Natalie Green (left), pharmacist and proprietor of Terry White Chemmart Alstonville, and pharmacist Alannah Mann.

The 6th Community Pharmacy Agreement (6CPA) www.http://6cpa.com.au/ provides funding for pharmacists to deliver professional services to eligible patients. These services are provided at no cost to the patient and they aim to improve patient outcomes and medication adherence, to increase communication with other health care professionals and reduce medication misadventure.

Whilst there are many components to the 6CPA, the most relevant to prescribers are described below.

Medication Adherence Programs include Dosage Administration Aids (DAAs) and Staged Supply. Dosage Administration Aids (DAAs) are often known as ‘Webster Packs’. Whilst these are particularly useful for patients with complex medication regimens with multiple medications, such as quarter or half tablets or alternate day dosing, they are also beneficial in many other situations.

For example, children using psychostimulant medication in school packs, or patients with simple medication routines but miss doses frequently as the DAA allows them to see if doses have been missed.

DAAs are also helpful for travellers as each medication is identifiable and the bulk of multiple boxes or bottles is reduced. If you wish to start a patient on a DAA, please send a medication summary along with any prescriptions needed to give to their pharmacist.

Staged Supply allows for the provision of PBS medicines in instalments as requested by the prescriber. The frequency can be daily, weekly, fortnightly or as otherwise requested. A prescriber only needs to annotate their wishes on the prescription and this will be followed by the pharmacist. This service can be used for any patient, but may be particular useful patients with mental illness or drug dependency issues.

In most cases, the patient only needs to pay for the usual cost of their medication.

Medication Management Programs include Home Medicine Reviews (HMRs) and MedsChecks/Diabetes MedsChecks. A HMR is completed in the patient’s home and is a comprehensive clinical review of a patient’s medicines performed by an accredited pharmacist.

This service requires a written referral from the GP and the patient is able to choose their accredited pharmacist. The accredited pharmacist will provide a written report to the prescriber along with any recommendations to be discussed and reviewed at their next GP visit.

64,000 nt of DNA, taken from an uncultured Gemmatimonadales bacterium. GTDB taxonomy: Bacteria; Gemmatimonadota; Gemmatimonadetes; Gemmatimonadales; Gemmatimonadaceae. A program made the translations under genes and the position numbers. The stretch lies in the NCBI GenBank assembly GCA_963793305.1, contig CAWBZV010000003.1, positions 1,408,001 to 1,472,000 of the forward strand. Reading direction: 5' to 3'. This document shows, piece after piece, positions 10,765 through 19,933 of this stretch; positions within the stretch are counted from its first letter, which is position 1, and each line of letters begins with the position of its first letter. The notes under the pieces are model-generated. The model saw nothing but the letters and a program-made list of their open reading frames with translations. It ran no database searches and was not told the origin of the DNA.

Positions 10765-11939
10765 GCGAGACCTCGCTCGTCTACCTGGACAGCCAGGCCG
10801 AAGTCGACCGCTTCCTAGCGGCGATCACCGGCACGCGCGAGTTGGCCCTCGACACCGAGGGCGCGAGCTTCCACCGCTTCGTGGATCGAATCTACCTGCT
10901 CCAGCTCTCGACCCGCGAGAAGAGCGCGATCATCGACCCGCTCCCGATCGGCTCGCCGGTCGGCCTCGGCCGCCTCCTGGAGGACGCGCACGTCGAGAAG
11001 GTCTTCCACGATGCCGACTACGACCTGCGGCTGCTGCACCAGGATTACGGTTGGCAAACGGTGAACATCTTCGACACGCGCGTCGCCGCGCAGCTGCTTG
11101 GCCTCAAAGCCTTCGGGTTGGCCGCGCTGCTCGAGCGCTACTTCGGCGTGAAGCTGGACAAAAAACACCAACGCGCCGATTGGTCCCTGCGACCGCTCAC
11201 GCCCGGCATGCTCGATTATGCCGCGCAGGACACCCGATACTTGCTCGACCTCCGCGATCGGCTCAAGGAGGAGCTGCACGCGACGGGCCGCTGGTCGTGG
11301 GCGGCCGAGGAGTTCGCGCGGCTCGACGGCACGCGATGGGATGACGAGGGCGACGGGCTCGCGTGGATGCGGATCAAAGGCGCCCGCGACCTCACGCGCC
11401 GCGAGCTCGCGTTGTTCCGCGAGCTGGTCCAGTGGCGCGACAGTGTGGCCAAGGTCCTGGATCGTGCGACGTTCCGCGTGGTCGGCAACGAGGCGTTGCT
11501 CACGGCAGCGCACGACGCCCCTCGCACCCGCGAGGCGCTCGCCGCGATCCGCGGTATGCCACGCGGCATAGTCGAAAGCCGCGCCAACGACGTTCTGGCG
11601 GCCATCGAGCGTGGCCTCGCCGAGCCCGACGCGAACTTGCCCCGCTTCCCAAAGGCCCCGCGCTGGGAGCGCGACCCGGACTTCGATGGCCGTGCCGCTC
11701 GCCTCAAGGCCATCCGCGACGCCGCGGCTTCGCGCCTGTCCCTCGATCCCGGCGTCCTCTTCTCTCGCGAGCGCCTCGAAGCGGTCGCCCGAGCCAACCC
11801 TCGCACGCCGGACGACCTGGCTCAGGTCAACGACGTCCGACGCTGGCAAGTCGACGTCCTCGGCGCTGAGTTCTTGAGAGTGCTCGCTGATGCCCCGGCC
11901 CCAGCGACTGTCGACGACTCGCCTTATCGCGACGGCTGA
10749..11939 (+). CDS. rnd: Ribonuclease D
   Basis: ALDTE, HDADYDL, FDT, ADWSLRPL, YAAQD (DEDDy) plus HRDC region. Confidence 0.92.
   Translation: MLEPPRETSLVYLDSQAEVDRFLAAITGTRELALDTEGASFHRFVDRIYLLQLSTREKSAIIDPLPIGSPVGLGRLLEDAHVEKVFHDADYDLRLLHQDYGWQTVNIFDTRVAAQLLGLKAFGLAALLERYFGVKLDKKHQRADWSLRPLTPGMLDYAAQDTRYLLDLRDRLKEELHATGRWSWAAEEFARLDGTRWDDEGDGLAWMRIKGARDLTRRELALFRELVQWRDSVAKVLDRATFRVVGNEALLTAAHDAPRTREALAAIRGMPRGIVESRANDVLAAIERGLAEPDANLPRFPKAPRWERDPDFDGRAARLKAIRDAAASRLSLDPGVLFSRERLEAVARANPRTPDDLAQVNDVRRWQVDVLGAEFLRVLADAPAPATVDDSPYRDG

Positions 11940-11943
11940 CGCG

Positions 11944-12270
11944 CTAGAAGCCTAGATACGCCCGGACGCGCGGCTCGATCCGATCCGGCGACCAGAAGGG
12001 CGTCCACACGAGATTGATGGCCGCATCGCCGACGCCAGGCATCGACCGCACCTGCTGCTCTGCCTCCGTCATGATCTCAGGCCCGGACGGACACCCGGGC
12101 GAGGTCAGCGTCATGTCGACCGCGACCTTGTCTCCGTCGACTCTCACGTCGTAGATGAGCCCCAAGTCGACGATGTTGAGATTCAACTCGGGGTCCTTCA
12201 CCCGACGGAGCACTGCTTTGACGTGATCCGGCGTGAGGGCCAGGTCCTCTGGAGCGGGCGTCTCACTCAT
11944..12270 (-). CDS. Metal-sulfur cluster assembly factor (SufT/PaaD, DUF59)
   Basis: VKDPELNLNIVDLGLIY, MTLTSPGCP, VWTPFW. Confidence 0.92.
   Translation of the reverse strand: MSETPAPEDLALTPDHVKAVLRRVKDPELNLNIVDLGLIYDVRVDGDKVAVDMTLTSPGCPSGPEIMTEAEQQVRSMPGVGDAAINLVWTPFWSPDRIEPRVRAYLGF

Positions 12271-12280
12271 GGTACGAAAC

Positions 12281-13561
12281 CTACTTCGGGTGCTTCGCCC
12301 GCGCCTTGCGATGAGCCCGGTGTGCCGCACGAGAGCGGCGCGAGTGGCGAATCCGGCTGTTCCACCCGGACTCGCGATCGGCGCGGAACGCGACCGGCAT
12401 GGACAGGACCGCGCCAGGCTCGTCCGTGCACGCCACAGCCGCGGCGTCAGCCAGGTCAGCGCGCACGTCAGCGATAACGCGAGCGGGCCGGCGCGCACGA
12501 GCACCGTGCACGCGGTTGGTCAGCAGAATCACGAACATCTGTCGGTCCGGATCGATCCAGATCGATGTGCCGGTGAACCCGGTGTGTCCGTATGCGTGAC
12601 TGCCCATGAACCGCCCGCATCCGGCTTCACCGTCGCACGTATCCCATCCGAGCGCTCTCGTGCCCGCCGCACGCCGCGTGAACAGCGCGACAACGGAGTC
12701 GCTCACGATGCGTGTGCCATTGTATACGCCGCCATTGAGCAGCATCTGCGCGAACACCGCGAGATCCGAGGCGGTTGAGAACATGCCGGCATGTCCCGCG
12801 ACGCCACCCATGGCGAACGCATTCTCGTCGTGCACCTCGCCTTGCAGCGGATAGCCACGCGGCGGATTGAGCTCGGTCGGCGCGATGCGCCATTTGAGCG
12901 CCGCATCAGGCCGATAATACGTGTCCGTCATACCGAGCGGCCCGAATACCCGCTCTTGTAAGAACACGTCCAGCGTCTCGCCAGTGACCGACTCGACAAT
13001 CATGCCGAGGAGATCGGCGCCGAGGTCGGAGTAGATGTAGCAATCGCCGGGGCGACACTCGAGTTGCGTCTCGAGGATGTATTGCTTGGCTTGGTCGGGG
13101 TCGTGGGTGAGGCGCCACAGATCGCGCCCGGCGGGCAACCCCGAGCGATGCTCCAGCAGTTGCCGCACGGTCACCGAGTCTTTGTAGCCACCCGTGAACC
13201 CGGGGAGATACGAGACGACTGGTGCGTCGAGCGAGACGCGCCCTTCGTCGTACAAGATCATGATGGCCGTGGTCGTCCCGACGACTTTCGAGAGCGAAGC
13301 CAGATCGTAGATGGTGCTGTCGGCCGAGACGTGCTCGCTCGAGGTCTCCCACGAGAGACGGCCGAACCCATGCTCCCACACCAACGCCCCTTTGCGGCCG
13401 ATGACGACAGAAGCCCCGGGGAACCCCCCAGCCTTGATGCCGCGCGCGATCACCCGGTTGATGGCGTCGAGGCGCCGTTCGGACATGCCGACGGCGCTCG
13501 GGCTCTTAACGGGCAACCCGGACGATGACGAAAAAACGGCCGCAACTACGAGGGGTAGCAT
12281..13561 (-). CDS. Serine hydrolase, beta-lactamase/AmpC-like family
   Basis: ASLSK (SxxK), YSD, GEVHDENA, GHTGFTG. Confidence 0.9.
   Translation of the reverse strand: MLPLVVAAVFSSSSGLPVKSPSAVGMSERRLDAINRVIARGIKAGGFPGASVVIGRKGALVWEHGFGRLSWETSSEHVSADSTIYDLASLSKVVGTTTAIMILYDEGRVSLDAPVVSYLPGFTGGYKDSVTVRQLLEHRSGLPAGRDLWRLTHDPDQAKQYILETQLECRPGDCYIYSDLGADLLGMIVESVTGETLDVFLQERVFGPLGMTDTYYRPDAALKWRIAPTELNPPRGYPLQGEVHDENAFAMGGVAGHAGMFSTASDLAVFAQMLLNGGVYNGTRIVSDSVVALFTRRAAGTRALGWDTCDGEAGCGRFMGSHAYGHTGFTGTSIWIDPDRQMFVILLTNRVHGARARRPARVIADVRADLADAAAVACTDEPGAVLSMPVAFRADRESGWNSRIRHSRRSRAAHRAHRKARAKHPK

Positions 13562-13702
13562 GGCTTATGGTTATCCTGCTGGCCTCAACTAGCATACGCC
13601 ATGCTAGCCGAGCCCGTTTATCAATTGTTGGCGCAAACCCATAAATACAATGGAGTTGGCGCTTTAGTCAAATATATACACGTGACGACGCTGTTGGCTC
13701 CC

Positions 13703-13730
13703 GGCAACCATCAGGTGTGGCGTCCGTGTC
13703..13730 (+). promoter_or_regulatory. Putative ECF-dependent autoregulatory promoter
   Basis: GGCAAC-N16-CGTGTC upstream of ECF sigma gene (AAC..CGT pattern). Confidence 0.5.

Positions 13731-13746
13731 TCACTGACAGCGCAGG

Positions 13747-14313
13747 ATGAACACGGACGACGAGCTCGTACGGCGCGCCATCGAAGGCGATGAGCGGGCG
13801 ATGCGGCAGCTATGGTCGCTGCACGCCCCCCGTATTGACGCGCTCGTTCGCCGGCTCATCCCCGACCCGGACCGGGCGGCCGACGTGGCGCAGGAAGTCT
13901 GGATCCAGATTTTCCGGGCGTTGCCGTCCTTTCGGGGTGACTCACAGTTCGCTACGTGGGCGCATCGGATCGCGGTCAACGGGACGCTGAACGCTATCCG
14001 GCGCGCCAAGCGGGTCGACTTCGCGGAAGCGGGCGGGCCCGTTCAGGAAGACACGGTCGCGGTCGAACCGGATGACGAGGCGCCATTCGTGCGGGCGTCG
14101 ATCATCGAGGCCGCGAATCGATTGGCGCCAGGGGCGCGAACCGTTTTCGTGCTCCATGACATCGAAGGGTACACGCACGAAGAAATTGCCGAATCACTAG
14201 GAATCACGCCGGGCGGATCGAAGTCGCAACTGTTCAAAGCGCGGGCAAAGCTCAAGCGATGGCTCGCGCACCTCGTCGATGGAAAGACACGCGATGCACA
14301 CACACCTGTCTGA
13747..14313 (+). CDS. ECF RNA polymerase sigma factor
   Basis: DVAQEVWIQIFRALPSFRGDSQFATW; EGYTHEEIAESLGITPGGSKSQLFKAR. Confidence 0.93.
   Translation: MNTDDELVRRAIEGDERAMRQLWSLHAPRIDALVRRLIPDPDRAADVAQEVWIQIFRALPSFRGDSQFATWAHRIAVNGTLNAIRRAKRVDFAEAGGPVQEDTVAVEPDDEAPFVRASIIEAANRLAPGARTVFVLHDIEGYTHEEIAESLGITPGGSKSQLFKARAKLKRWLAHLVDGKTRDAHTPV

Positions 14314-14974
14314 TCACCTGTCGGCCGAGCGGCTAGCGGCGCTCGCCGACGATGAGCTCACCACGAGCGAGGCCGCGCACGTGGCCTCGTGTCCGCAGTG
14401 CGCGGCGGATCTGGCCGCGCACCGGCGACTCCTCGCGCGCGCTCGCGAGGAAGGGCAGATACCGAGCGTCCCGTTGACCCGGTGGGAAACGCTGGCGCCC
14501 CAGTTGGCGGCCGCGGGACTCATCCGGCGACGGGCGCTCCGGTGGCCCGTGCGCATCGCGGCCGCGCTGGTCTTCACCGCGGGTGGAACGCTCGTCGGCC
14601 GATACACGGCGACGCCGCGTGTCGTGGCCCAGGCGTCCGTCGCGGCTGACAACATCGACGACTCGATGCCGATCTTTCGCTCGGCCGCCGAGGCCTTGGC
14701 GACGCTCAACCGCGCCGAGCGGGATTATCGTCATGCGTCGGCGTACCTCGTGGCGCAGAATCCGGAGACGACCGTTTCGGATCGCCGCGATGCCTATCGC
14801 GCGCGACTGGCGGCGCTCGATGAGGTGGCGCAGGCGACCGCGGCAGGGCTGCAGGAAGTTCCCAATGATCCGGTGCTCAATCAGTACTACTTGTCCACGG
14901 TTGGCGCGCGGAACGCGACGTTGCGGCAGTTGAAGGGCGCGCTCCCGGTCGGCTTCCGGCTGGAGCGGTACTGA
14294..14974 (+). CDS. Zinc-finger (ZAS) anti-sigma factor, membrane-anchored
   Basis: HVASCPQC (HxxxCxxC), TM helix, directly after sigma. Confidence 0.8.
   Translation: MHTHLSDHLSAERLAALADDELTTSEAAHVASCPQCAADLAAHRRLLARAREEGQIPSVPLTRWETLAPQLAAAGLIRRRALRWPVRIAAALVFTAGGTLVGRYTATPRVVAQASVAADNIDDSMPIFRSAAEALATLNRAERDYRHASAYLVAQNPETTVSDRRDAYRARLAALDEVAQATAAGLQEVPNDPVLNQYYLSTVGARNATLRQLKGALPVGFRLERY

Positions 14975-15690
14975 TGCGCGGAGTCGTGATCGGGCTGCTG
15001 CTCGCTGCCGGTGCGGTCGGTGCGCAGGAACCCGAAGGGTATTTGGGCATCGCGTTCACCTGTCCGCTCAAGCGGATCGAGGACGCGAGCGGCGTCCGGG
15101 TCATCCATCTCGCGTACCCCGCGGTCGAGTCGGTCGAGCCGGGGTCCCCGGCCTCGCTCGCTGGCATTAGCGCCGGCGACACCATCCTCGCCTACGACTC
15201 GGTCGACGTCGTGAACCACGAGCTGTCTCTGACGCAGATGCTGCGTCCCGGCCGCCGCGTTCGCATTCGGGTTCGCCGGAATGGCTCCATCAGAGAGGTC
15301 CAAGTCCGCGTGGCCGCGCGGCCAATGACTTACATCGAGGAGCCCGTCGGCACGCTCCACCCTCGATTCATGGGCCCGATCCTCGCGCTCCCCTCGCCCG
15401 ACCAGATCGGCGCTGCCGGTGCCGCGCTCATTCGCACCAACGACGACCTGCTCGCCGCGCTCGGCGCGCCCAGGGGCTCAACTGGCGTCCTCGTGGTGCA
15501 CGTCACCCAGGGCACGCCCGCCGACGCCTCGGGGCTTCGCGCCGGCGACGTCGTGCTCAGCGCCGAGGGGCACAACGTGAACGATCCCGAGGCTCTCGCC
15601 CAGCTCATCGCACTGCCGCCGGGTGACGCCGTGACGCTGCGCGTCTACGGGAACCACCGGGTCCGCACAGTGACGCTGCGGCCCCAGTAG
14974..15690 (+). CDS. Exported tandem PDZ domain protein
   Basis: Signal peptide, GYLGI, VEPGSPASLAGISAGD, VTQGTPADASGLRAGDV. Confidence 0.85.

MedsChecks/Diabetes MedsChecks include a review of the patient’s medications, with a focus on education and self-management. They are performed within the pharmacy by the pharmacist. MedsChecks/Diabetes MedsChecks aim to identify and assist with any issues that the patient may be experiencing, such as side effects, poor adherence or issues with access to their medications. The service can also provide education on the patient’s medication and associated medical conditions, as well as how to best use and store their medicines.

In addition, Diabetes MedsChecks focus on the patient’s management of their diabetic condition, including their medications and any blood glucose monitoring devices. The patient will be given a copy of their MedsCheck/Diabetes MedsCheck which lists their medication, instructions for how to take, what the medication is for, as well as any additional information deemed necessary. A copy of this can be sent to the prescriber as requested or considered necessary.

A MedsChecks/Diabetes MedsChecks can be initiated by the patient or their carer, the pharmacist or the prescriber. If you wish for your patient to receive this service no formal paperwork is required but a medication summary is often useful. Issues identified during the MedsCheck/Diabetes MedsCheck process can be further explored via a HMR if required, as a MedsCheck/Diabetes MedsCheck does not preclude the HMR service from being performed.

Alannah Mann is a pharmacist at Terry White Chemmart Alstonville.